Magritte / Renoir. Surrealism in full sunlight
It is a little-known aspect of his work, but René Magritte, recognised today as the emblematic figure of Belgian surrealism, was at one point in his life inspired by the works of the great Impressionist painter Auguste Renoir.
Between 1943 and 1947, with France under occupation, Magritte was convinced that Nazi Germany would soon be defeated, bringing an end to the global conflict. He saw himself as a prophet of a return to happier, more peaceful times. During his “Renoir” period, he produced around a hundred paintings, gouaches and drawings in this “sunny” style, which he maintained until 1947. As he wrote to the poet Paul Eluard at the time, he was interested in “charming things, women, flowers, birds, trees, the atmosphere of happiness, etc. The troubling poetry I once strove to achieve in my paintings has now been replaced by a quite powerful charm”.
The sixty or so paintings and forty drawings from the “Renoir” period presented as part of the exhibition Magritte / Renoir. Surrealism in full sunlight at the Musée de l’Orangerie sit alongside masterpieces by Renoir, Picabia and Jeff Koons, who was heavily inspired by Magritte. It opens with a few works from the late thirties, in which Magritte expresses the imminence of the impending war.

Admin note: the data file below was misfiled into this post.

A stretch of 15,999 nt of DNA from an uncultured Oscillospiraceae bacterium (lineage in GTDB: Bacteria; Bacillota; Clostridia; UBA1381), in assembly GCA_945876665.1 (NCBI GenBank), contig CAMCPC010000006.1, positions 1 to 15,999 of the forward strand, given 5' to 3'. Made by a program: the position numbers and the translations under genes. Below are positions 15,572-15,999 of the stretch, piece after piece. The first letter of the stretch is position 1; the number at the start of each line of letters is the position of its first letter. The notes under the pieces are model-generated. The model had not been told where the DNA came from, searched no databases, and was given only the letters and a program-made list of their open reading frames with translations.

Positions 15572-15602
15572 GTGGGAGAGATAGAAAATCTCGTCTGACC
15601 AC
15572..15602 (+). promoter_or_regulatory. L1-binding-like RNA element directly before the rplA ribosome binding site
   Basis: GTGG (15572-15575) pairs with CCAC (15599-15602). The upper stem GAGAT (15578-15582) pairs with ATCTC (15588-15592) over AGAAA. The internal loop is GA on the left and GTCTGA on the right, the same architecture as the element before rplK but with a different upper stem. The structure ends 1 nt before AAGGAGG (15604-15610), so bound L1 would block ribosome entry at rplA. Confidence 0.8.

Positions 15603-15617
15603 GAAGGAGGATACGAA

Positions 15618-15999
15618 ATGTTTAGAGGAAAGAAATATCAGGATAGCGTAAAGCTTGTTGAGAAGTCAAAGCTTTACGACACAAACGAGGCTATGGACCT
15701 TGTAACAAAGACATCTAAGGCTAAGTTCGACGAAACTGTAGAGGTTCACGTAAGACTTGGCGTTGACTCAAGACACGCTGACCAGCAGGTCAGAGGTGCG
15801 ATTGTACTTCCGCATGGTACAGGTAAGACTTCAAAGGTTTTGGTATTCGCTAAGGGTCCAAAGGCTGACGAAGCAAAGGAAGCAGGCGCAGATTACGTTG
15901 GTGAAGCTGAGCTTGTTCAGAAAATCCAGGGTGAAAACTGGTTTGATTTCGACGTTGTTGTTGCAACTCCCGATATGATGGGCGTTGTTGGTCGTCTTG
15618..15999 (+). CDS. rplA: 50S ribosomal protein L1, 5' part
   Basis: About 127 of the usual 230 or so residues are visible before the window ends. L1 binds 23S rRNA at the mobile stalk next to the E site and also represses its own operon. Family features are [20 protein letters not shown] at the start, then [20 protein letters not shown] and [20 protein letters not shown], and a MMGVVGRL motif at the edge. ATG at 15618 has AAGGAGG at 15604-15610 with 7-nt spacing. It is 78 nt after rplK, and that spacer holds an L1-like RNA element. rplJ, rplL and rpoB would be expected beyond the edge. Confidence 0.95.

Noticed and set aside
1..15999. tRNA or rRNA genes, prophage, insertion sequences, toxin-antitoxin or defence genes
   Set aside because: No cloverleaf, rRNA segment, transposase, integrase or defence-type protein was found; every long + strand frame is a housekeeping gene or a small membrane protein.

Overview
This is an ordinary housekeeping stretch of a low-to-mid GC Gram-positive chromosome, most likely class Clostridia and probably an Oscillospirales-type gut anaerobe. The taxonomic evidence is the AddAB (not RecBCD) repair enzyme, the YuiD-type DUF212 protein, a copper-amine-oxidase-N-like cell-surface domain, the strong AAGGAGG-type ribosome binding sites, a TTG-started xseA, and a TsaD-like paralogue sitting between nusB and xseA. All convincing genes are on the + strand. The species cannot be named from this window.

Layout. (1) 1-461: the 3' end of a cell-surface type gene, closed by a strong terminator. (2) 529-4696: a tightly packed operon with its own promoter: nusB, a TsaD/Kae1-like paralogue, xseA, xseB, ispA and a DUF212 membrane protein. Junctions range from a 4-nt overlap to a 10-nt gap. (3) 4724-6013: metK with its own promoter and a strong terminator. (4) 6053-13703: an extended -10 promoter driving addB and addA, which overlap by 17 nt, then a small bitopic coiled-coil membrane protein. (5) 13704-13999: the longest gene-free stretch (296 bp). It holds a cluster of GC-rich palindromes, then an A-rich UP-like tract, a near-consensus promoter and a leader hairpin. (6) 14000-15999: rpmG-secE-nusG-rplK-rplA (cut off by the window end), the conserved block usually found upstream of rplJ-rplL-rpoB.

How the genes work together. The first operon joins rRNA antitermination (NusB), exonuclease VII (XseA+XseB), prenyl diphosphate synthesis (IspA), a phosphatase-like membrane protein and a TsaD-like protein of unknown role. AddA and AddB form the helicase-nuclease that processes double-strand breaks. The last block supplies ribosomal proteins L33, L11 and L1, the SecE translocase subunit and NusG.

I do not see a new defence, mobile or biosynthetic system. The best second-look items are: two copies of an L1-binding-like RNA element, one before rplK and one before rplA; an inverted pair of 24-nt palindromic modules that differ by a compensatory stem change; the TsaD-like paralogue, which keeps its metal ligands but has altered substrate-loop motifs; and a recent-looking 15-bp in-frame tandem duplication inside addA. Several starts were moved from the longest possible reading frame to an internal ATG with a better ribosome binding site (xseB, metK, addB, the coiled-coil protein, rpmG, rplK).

A not-to-be-missed chance to see Magritte as he is rarely seen, and definitely one for your diary for 2021!
Access and contact
Metro: lines 1, 8, 12, Concorde station
Days and opening hours
From 19⁄05 to 19/07/2021 between 9 am and 6 pm. Closed on Tuesday. New dates: 19 May to 19 July 2021 Booking required.